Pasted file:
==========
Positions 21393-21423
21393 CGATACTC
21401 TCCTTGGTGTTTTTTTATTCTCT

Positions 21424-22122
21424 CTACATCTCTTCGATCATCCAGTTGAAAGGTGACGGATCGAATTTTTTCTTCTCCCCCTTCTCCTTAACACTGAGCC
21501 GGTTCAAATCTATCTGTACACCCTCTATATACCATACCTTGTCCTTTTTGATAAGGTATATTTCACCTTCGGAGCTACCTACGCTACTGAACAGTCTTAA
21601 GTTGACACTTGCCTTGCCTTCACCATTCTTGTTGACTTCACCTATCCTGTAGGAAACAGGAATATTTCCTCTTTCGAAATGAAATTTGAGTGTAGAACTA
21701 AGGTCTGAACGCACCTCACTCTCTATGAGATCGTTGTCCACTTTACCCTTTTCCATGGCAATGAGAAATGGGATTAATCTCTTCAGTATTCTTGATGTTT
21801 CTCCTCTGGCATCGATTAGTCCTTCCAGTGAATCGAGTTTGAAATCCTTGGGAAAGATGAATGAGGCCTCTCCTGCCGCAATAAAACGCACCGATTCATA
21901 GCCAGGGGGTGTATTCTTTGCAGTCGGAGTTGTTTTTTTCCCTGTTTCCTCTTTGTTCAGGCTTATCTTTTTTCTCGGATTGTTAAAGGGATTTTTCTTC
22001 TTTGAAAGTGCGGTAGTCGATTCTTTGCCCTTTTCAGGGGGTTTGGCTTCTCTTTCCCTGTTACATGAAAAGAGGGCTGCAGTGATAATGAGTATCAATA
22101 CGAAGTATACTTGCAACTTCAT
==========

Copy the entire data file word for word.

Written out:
Positions 21393-21423
21393 CGATACTC
21401 TCCTTGGTGTTTTTTTATTCTCT

Positions 21424-22122
21424 CTACATCTCTTCGATCATCCAGTTGAAAGGTGACGGATCGAATTTTTTCTTCTCCCCCTTCTCCTTAACACTGAGCC
21501 GGTTCAAATCTATCTGTACACCCTCTATATACCATACCTTGTCCTTTTTGATAAGGTATATTTCACCTTCGGAGCTACCTACGCTACTGAACAGTCTTAA
21601 GTTGACACTTGCCTTGCCTTCACCATTCTTGTTGACTTCACCTATCCTGTAGGAAACAGGAATATTTCCTCTTTCGAAATGAAATTTGAGTGTAGAACTA
21701 AGGTCTGAACGCACCTCACTCTCTATGAGATCGTTGTCCACTTTACCCTTTTCCATGGCAATGAGAAATGGGATTAATCTCTTCAGTATTCTTGATGTTT
21801 CTCCTCTGGCATCGATTAGTCCTTCCAGTGAATCGAGTTTGAAATCCTTGGGAAAGATGAATGAGGCCTCTCCTGCCGCAATAAAACGCACCGATTCATA
21901 GCCAGGGGGTGTATTCTTTGCAGTCGGAGTTGTTTTTTTCCCTGTTTCCTCTTTGTTCAGGCTTATCTTTTTTCTCGGATTGTTAAAGGGATTTTTCTTC
22001 TTTGAAAGTGCGGTAGTCGATTCTTTGCCCTTTTCAGGGGGTTTGGCTTCTCTTTCCCTGTTACATGAAAAGAGGGCTGCAGTGATAATGAGTATCAATA
22101 CGAAGTATACTTGCAACTTCAT